OP could compare then what's best for his application and his computer.
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Last Edit: 11 months ago by hugly.

Re: Speed Percents? 10 months, 4 weeks ago #150968

  • TimelordSnowy
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Donkpow
You and I must have different definitions of editing then..cause I consider speeding up a video editing.

Hugly
Thanks. Ill try that out next time I record something

Re: Speed Percents? 10 months, 4 weeks ago #150974

  • jwrl
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I suspect that donkpow is telling you something you need to know and hugly is telling you what you want to know.

Give a man a fish...

Re: Speed Percents? 10 months, 3 weeks ago #151014

  • hugly
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Isn't that what you can handle, that what you need, especially if you want it?
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Last Edit: 10 months, 3 weeks ago by hugly.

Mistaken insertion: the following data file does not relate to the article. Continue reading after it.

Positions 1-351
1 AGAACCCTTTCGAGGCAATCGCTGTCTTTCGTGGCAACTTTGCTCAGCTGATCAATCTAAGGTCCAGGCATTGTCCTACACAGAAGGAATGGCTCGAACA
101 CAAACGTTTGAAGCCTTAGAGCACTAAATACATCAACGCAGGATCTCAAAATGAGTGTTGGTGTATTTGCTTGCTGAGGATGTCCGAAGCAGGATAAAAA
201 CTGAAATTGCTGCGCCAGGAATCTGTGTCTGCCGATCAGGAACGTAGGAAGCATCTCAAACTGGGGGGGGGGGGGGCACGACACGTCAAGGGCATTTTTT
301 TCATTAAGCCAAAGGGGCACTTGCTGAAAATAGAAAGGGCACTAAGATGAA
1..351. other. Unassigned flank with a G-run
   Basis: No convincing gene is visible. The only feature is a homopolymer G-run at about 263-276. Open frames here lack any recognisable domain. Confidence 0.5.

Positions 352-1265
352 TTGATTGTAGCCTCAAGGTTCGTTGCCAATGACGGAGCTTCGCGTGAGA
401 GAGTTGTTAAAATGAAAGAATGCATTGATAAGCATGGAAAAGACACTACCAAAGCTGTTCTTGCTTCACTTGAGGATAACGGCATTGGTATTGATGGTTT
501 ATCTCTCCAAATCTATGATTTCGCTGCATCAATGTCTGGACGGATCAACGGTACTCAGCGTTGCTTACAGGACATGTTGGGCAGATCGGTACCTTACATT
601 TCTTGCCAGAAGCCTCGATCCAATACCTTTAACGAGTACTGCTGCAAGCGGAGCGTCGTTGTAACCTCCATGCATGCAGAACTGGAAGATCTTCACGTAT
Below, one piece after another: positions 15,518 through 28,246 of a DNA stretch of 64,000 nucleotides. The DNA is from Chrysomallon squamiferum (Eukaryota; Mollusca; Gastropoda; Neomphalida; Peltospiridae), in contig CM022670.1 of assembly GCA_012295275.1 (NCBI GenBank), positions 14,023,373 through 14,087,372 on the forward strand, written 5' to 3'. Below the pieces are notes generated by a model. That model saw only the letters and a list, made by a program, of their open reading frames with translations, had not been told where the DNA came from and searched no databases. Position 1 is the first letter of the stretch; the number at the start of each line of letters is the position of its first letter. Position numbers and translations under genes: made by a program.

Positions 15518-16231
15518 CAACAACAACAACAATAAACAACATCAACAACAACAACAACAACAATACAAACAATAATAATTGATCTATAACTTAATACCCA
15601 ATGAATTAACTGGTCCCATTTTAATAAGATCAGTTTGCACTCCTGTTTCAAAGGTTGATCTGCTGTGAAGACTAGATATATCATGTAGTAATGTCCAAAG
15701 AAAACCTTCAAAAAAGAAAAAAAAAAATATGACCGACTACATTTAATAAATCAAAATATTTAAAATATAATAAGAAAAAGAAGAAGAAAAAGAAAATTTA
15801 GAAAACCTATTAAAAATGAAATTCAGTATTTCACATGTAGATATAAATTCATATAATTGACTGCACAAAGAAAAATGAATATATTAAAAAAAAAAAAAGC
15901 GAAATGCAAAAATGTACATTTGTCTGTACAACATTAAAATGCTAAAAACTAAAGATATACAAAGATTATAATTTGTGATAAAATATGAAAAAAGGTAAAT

Re: Speed Percents? 10 months, 3 weeks ago #151183

  • TimelordSnowy
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..Didnt even see the whole other page of replies till today..my bad. I think Im even more confused now.

jwrl
Not sure what you mean? If its something I Need to know then why are they making it hard to understand? Because as it stands I do not understand what they are talking about.

I literally just needed to know how to translate WMM speed ups of 16x to Lightworks speed up percents. The only other things I do in my videos is add music and the picture of the finished product at the end. I am honestly beginning to regret asking this question because as it stands Ive come out of this more confused then when I started. I have not a single clue as to what you people are talking about when you started debating these different things and have not a clue as to how it effects my original question when all I wanted to know was the translations. I honestly dont care about anything else. If I can get the video to upload to youtube with a halfway decent quality then I am perfectly happy and fine.